Jana Cusack published Detroit firefighter fired for bringing watermelon to station in Suggestions? 2017-10-08 14:13:58 -0500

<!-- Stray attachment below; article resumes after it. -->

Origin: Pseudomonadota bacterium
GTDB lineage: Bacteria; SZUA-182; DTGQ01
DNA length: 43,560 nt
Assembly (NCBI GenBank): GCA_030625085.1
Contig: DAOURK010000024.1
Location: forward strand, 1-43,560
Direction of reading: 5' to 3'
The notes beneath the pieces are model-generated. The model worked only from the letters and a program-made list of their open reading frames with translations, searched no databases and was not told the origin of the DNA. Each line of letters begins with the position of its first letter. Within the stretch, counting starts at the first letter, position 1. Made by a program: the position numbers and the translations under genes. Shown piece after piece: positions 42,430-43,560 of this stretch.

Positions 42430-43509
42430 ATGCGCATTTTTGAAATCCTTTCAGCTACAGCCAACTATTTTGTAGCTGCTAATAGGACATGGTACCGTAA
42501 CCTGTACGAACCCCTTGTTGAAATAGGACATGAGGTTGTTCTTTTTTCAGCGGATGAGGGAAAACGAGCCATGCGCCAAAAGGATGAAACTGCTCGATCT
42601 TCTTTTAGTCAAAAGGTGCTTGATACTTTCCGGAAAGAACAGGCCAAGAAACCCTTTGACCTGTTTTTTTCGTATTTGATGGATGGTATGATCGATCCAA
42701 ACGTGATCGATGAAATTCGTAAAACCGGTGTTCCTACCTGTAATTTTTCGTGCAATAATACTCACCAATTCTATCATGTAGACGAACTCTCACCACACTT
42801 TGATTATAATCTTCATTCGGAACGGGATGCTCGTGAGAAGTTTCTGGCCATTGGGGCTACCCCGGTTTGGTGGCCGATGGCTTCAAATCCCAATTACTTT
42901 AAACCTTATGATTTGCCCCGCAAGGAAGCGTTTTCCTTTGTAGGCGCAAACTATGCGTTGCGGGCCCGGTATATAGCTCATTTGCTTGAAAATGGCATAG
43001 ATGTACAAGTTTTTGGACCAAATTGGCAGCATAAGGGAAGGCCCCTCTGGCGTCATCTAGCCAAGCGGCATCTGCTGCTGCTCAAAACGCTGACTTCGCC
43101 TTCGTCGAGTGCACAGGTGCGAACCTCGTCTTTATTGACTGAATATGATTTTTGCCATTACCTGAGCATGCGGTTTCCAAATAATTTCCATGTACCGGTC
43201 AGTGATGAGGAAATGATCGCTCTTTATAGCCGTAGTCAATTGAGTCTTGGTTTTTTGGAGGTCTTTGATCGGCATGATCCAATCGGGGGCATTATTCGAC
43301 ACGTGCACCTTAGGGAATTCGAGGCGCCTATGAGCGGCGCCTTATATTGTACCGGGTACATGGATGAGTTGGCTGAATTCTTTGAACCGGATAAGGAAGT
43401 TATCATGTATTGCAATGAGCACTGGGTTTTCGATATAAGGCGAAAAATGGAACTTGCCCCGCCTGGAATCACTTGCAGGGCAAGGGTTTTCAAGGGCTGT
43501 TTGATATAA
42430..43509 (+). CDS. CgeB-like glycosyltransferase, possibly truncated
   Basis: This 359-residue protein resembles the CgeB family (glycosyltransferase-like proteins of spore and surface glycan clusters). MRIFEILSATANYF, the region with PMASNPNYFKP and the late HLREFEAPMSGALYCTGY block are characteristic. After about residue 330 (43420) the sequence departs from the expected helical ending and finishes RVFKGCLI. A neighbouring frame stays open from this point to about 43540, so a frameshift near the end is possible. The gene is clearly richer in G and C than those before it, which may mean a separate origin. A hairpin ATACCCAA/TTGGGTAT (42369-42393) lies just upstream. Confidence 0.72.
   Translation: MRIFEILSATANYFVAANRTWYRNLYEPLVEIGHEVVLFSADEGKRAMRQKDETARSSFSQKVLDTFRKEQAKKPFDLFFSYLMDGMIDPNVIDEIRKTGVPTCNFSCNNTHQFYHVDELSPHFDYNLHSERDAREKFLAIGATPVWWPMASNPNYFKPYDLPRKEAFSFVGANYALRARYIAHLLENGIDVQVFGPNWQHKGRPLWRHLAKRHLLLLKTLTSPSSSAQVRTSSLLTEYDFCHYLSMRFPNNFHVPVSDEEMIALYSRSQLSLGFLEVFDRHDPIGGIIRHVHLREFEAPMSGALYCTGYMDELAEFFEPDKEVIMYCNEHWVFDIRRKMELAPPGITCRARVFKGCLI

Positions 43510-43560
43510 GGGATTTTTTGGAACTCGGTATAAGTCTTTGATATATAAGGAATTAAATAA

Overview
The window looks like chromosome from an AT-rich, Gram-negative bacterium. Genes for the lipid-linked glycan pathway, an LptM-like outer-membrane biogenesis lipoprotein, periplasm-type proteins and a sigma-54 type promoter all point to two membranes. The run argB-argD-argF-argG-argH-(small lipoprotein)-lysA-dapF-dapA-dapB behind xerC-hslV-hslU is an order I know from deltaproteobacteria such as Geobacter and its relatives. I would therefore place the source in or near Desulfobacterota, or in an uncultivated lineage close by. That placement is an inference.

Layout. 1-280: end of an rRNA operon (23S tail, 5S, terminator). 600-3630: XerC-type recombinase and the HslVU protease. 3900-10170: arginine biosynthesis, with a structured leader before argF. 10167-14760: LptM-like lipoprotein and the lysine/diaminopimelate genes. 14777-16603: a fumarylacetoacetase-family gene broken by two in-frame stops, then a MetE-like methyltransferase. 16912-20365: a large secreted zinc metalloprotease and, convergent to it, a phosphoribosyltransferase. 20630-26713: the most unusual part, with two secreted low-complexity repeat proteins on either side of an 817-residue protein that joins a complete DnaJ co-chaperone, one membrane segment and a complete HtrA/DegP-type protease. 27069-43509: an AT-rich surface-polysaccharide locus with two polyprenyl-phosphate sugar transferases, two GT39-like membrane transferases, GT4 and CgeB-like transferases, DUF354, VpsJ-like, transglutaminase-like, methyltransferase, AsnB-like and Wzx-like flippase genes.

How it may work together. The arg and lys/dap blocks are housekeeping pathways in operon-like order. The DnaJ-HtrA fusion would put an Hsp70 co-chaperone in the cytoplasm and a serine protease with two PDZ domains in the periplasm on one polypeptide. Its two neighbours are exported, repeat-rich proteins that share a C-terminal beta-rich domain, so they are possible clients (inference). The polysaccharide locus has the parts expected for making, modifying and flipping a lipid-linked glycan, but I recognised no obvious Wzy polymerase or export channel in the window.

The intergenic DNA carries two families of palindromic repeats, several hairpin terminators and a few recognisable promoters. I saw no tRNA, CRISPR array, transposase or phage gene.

Last Monday, 41-year-old Robert Pattison went to introduce himself to his fellow firefighters at Engine 55 at Joy and Southfield in Detroit. Second Battallion Chief Shawn McCarty calls it a tradition for firefighters. "It's not mandatory, it's voluntary," he said. "You come in bearing gifts. The usual gift is doughnuts but you are allowed to bring whatever you want to bring in." And Pattison, a probationary firefighter, decided to bring a watermelon wrapped in a pink ribbon. We're told some African-American firefighters were instantly offended since 90 percent of the people who work at Engine 55 are black. "When you get your first detail at a firehouse you pretty much know what you are getting yourself into," said Patrick Trout. "So you would have to say it was probably a bad call." FOX 2: "Is it racially insensitive to bring a watermelon into a fire house?" "To some people," McCarty said. FOX 2 spoke to Pattison by phone who claims it was not a joke - and he did not mean to offend his fellow firefighters. But he clearly did. Fire Commissioner Eric Jones says the Fenton native was officially discharged. In a statement Jones says: "There is zero tolerance for discriminatory behavior inside the Detroit Fire Department. On Saturday, Sept. 30, 2017, at Engine 55, a trial firefighter (probationary employee) engaged in unsatisfactory work behavior which was deemed offensive and racially insensitive to members of the Detroit Fire Department. "After a thorough investigation, it was determined that the best course of action was to terminate the employment of this probationary employee." In a world where racial tensions run high, some tell me the trial firefighter should have known better. Trout doesn't know if he meant anything by it - but feels it was a bad choice. "For sure by far it was," The question is did DFD take it too far? FOX 2: "Should he have lost his job over a watermelon?" "I don't think so," McCarty said. "Between what he did and what was there are a few things that could have been done."